Many adults are familiar with carpel tunnel syndrome and other overuse problems stemming from repetitive motions of the hands and wrists. But, few people know that those overuse syndromes can affect kids, too.
The word “Nintendo Thumb” was coined a few years ago when physical therapists started seeing a rise in thumb injuries. Hours of sitting and playing video games was actually creating a syndrome of its own, in which the ligaments and tendons of the thumb become strained and injured.
Nowadays many overuses come from playing hand-held games and text messaging. Both activities, after prolonged use, tend to cause problems with the thumbs.
You can easily find out whether you have lost motion in your thumb by placing your left hand, palm down, on a table. You should be able to form the letter L with your index finger and thumb, while keeping your four fingers together. Try a reverse L with your right hand. If you have difficulty stretching your thumb that far, do this simple exercise: Try to make an L, then try to touch thumb to the base of the little finger. This will help keep flexibility in the joint.
Another consideration with overuse syndromes in kids is that households sharing one computer often have the computer set up for the adult’s use. Proper ergonomic setup of a workstation for an adult would challenge a child unless modifications were made.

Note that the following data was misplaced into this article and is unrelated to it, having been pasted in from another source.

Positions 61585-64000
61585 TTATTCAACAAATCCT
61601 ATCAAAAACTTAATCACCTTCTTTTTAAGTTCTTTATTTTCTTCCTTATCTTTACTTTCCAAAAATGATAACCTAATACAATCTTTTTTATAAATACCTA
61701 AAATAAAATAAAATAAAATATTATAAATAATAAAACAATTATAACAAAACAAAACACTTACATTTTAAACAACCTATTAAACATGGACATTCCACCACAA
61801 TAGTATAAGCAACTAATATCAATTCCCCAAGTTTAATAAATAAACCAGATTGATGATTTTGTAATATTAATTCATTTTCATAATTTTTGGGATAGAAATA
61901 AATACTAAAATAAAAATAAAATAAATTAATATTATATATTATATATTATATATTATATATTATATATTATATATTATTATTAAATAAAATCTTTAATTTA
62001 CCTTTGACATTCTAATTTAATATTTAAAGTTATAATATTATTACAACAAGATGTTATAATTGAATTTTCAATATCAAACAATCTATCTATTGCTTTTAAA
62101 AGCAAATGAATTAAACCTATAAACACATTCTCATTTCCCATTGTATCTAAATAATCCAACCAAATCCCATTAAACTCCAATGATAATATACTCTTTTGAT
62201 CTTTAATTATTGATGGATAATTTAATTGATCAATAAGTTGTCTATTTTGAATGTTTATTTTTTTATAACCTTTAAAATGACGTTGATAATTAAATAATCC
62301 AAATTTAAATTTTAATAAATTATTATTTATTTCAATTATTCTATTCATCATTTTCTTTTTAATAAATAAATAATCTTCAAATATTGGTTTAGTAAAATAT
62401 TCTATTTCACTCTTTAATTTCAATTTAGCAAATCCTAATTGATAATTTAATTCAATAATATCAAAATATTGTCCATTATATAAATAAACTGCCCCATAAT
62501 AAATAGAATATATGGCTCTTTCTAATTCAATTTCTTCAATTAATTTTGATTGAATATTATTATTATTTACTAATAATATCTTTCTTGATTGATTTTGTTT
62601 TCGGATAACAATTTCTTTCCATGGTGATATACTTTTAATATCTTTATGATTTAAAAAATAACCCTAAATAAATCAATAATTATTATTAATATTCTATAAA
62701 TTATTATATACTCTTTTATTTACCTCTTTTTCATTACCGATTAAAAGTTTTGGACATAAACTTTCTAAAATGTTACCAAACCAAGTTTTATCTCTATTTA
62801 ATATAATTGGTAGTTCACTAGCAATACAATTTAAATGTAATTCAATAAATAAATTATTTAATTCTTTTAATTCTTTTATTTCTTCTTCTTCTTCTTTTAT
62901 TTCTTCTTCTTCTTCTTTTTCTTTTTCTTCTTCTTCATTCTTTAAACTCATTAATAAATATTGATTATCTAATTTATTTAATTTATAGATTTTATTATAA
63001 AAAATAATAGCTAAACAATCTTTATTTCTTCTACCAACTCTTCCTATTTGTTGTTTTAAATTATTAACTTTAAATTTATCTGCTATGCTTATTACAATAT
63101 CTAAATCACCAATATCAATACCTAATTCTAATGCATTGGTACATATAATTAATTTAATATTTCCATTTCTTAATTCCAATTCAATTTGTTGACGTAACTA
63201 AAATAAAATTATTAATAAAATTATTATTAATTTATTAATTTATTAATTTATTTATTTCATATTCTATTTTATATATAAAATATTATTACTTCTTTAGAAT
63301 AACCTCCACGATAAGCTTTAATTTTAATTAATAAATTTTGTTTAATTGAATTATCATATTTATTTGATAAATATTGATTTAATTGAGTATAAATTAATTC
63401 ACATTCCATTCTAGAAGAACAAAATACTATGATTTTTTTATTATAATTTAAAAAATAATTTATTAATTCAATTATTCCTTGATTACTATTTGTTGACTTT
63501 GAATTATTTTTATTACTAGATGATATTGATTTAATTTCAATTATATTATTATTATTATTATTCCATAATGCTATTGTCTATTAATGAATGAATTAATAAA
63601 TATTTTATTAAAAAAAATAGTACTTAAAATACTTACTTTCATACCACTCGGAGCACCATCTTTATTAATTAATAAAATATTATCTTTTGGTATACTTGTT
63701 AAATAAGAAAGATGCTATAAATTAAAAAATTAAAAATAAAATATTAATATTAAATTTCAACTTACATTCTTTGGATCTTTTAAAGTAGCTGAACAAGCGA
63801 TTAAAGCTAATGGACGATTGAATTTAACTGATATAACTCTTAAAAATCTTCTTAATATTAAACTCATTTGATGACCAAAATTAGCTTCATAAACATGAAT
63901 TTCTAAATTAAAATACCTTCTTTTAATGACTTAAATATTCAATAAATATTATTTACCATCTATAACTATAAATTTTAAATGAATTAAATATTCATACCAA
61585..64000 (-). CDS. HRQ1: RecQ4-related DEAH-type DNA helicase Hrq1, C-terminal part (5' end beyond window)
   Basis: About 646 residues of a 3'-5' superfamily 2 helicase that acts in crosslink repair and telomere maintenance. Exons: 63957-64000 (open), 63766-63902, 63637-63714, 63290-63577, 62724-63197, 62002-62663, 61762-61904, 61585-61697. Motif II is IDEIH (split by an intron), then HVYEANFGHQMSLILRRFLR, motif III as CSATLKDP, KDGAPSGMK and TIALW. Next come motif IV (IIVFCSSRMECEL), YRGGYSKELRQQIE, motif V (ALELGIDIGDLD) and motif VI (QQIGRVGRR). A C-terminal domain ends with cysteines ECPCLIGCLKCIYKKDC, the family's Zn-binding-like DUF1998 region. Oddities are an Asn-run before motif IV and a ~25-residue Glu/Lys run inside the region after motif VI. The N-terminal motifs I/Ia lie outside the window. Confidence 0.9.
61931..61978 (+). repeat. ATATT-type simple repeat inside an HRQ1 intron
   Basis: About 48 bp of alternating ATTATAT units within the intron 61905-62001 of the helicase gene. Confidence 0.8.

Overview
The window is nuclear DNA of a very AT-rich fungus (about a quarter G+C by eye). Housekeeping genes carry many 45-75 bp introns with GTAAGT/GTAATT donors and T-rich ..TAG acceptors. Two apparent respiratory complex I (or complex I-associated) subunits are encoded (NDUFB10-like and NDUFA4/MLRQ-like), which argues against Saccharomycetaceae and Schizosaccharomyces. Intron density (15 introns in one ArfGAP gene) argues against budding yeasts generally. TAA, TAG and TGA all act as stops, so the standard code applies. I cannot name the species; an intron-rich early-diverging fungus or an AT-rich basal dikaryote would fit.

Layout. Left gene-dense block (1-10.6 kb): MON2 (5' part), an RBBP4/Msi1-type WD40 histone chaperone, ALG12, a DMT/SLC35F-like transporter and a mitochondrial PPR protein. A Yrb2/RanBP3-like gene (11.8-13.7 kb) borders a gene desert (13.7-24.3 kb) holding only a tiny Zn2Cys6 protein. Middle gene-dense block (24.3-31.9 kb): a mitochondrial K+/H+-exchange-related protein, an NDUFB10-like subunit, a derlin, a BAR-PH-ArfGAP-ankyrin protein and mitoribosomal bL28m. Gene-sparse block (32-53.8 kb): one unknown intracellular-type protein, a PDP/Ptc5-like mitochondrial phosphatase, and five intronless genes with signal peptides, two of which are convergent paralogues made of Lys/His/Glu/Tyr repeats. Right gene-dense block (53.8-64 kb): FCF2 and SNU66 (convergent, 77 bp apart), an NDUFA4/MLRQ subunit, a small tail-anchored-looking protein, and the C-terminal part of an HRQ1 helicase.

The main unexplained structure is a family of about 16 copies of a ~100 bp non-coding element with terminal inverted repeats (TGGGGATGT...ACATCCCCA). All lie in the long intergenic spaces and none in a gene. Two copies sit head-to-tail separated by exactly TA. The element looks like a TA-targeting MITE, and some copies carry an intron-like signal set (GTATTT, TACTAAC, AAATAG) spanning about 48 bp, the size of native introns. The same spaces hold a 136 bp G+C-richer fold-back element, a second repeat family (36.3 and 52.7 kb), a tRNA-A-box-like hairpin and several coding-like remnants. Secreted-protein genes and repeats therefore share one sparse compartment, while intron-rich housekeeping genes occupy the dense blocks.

The best solution is a portable laptop computer that can be placed in an easy-to-use position. The best setup for a monitor is at eye level, so that you avoid tilting your head up or down. The keyboard and mouse should be located at the same level as your elbow, which allows your hand to be in a stress-free position. Don’t reach forward for the mouse; doing so brings your shoulder forward and can strain your neck.
It’s best to just observe your child at the computer and see if there is any awkward positioning. Meanwhile, often encourage kids to play sports and/or get exercise. Team sports, swimming, running or just playing outside are all healthy ways to help undo possible stresses of overuse syndromes.